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25 June 2018
Behind The Scenes: Producing A Research Uptake Communication Poster Print
Thursday, 09 June 2016 08:40

Posters such as the Demonstrator Research Poster on “Sustainable Integrated Pond Based Aquaculture with Rice and Poultry Production” are a good way of communicating and disseminating research efforts, findings, outputs and uptake. The objective(s) of the poster must therefore be well defined with the target audience in mind. This usually informs the style of the poster presentation. Prof. Oyeronke A. Odunola from the University of Ibadan tells us how they developed their award winning poster.


Choice Of Demonstrator Research Project To Showcase

In preparing the demonstrator research poster, the UI-DRUSSA Communication and Research Uptake team (Mrs. Funmi Oladeji, Mrs. Moji Omisade and Mr. Israel Olasunkanmi)  were guided by the UI-DRUSSA Leader (Prof. Oyeronke A. Odunola), and based on the outline provided by the DRUSSA-INT team,  suggested the best demonstrator research project to showcase from our pool of projects. The lead researcher for the chosen project was thereafter interviewed by the UI-DRUSSA-CRU team and he provided most of the materials used.


Poster Title

The poster title is very crucial in preparing a good poster as it must be clear, short and attractive to the target audience and end users. It was in line with this that the UI-DRUSSA team agreed on the poster title: Sustainable Integrated Pond Based Aquaculture with Rice and Poultry Production


Designing The Poster

The poster was designed by the DRUSSA Leader using the materials from the lead researcher and from some other sources as highlighted in the poster. The design was basically easy to follow, moving from left to right as the audience read each column. The background colour for the sectional titles and the indicator arrows in the pictorial summary of the project was used to make the poster attractive while the logical sequence of the content was targeted at making it visually interesting to the readers. The pictorial summary was the content in a form to be taken in at a glance. One of our Communicators (Mrs. Funmi Oladeji) proof read the poster draft before the final printing.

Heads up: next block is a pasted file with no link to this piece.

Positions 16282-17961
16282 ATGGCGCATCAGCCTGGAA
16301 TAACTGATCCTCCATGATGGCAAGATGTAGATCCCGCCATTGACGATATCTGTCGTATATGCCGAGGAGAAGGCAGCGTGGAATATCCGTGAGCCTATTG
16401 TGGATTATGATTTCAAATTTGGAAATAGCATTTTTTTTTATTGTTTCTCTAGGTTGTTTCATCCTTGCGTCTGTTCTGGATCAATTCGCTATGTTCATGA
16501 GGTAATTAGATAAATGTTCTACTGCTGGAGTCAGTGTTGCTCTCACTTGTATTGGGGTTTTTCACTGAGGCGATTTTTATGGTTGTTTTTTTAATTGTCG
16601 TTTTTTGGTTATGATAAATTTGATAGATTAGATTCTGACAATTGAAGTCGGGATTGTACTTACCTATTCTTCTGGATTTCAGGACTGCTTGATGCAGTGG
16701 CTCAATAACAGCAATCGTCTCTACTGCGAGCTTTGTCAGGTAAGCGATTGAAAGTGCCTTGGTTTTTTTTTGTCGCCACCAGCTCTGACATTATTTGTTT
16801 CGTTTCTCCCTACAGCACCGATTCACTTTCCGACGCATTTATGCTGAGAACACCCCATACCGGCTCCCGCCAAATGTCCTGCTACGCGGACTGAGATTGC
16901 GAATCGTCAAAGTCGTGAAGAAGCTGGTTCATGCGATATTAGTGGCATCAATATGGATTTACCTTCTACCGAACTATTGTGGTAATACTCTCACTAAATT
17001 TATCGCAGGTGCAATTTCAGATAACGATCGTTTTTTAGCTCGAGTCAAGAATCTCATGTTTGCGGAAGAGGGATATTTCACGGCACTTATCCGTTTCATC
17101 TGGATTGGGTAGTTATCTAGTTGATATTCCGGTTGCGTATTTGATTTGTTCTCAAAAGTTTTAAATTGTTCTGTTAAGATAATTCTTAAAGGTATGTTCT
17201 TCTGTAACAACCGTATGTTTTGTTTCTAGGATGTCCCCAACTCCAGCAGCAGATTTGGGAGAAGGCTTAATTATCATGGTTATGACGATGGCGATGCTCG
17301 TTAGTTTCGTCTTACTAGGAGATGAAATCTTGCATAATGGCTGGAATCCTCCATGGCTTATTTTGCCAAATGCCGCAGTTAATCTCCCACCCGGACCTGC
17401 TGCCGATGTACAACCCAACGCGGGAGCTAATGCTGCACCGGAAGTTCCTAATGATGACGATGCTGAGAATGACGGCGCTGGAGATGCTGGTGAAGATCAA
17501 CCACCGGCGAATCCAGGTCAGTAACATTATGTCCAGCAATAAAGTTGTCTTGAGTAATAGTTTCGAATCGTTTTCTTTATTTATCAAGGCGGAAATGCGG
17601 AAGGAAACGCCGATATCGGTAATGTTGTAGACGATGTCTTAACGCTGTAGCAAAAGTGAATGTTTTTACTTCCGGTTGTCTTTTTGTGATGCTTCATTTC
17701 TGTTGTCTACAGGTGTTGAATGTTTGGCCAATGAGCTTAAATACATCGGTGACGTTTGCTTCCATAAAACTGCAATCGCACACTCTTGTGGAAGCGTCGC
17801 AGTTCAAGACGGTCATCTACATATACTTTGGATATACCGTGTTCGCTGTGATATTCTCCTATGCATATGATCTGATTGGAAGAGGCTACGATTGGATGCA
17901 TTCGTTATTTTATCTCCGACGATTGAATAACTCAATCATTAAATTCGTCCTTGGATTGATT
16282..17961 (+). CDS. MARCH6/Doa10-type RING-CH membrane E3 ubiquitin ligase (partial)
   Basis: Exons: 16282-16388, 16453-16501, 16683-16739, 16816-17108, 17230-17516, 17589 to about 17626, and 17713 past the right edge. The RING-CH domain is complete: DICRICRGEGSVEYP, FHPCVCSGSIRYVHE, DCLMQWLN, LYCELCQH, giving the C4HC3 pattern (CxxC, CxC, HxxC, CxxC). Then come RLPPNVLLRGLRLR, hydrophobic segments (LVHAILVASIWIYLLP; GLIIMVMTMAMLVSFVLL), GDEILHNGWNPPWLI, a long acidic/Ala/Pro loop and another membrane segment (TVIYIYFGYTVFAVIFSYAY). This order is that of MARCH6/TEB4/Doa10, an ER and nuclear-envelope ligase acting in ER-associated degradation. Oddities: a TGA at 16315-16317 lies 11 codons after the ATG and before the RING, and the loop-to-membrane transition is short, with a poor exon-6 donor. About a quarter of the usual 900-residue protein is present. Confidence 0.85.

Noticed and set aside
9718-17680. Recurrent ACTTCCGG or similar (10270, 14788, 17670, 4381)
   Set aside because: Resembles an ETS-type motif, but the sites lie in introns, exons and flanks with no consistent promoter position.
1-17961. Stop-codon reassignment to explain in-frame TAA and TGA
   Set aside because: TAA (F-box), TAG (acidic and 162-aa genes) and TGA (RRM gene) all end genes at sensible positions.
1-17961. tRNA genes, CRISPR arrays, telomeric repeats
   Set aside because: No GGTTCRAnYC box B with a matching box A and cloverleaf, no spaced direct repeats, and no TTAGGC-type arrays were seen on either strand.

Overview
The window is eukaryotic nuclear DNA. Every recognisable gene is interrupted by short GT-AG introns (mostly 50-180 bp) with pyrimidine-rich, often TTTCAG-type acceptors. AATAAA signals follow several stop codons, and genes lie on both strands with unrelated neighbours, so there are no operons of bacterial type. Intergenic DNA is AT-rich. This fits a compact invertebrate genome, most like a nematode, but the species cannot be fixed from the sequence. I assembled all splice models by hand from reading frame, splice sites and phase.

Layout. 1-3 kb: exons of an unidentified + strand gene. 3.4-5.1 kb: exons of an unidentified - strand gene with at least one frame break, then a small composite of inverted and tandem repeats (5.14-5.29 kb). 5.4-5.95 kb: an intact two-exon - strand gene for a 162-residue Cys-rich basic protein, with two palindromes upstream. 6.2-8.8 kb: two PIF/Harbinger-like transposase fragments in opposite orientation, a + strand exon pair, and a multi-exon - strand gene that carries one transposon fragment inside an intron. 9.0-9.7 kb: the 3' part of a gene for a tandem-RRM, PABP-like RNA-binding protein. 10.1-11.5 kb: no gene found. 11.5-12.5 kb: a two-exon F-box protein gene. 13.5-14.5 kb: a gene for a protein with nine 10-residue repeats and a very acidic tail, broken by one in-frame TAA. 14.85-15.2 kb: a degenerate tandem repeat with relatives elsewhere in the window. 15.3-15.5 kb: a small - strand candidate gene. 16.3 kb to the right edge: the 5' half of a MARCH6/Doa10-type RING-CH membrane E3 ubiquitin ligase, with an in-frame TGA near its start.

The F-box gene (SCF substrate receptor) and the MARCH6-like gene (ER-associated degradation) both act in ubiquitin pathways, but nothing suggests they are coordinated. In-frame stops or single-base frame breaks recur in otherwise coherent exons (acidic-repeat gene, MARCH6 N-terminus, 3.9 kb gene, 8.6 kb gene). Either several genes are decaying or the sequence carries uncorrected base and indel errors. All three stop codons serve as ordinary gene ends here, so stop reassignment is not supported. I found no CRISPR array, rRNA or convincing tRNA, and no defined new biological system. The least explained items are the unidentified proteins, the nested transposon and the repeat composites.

"Target audience identification is a crucial aspect of a poster presentation as it contributes to the format and style to be used"


Target Audience Identified

Target audience identification is a crucial aspect of a poster presentation as it contributes to the format and style to be used. Consequently therefore, no crucial information for the benefit of the identified audiences must be omitted, while making the poster brief and interesting.

The Conference targeted audiences for our Demonstrator Research Poster were the DRUSSA team who have anchored the programme in the last five years, Leaders and Champions from the other DRUSSA Universities who would view the poster and vote for the best during the Benchmarking conference. and researchers from DRUSSA Universities who would strengthen their existing collaboration with our show-cased research team, and those who would in future collaborate with them.

The Post-Conference targeted audiences after dissemination of the poster include the Funders as a way of feedback and for further funding, other researchers who are not part of the DRUSSA team and are interested in research finding output, uptake and utilisation, rural and urban fish- and rice- farmers- for uptake and proper guidance, and women and youths for self-employment because of the current rate of unemployment being experience in most African countries.


"Plans are underway to use the poster in a University wide workshop on Research Uptake"


How To Use The Poster In The Future

The poster will be used in different ways to emphasis the need for, and benefits of Research Uptake within the University and at the societal level. It will also be  handy evidence of research uptake to display to the University administrators and government. Currently, we have the poster on the UI Research Management Office notice boards. Plans are underway to use the poster in a University wide workshop on Research Uptake and have it as handbills that could be distributed easily during academic seminars, on the streets and at farm settlements during community campaign activities.  

Professor Oyeronke A. Odunola is the Director of Research, Cancer Research & Molecular Biology Laboratories in the Department of Biochemistry at the Faculty of Basic Medical Sciences, College of Medicine and the Director of the Research Management Office, University of Ibadan